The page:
On a scale of 1 to 10:
Suspension of disbelief: 3.
Use of technology for special effects: 7.
Sex: 1. (Kiss her already, loser!)
It's a Hollywoodized Crouching Tiger, Hidden Dragon, which was a better movie, I would go see CT again before seeing Spiderman.
If you buy a copy of our software, you get our thanks. But you don't get control of what I say on this site.
Think about it this way -- suppose I buy an ad in the NY Times. Do I have an issue with them if they write something that's critical of me? Of course not.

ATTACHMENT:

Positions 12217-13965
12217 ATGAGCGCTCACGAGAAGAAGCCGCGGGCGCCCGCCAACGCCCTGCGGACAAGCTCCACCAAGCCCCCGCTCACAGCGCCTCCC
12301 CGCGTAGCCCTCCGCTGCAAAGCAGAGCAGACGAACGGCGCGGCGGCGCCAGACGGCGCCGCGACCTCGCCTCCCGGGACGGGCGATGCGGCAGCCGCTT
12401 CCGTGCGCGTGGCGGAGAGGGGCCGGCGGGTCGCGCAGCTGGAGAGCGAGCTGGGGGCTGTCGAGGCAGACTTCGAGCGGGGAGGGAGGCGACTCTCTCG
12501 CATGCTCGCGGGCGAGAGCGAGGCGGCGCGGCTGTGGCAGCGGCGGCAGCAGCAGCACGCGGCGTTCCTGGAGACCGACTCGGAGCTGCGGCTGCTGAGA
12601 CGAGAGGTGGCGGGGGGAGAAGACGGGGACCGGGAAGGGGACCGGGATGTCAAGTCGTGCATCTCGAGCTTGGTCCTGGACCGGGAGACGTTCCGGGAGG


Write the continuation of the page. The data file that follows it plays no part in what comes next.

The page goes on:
So lighten up guys, enjoy life more, and don't bother fighting battles that you can't win. Make a contribution, do something positive, switch products if you want, but don't try to control what I say. It won't work.
Today we'll be watching for recurring outages, regrouping, planning out next week.
We basically lost a week at UserLand. We want to get back in the saddle, but first let's make sure the problems are behind us.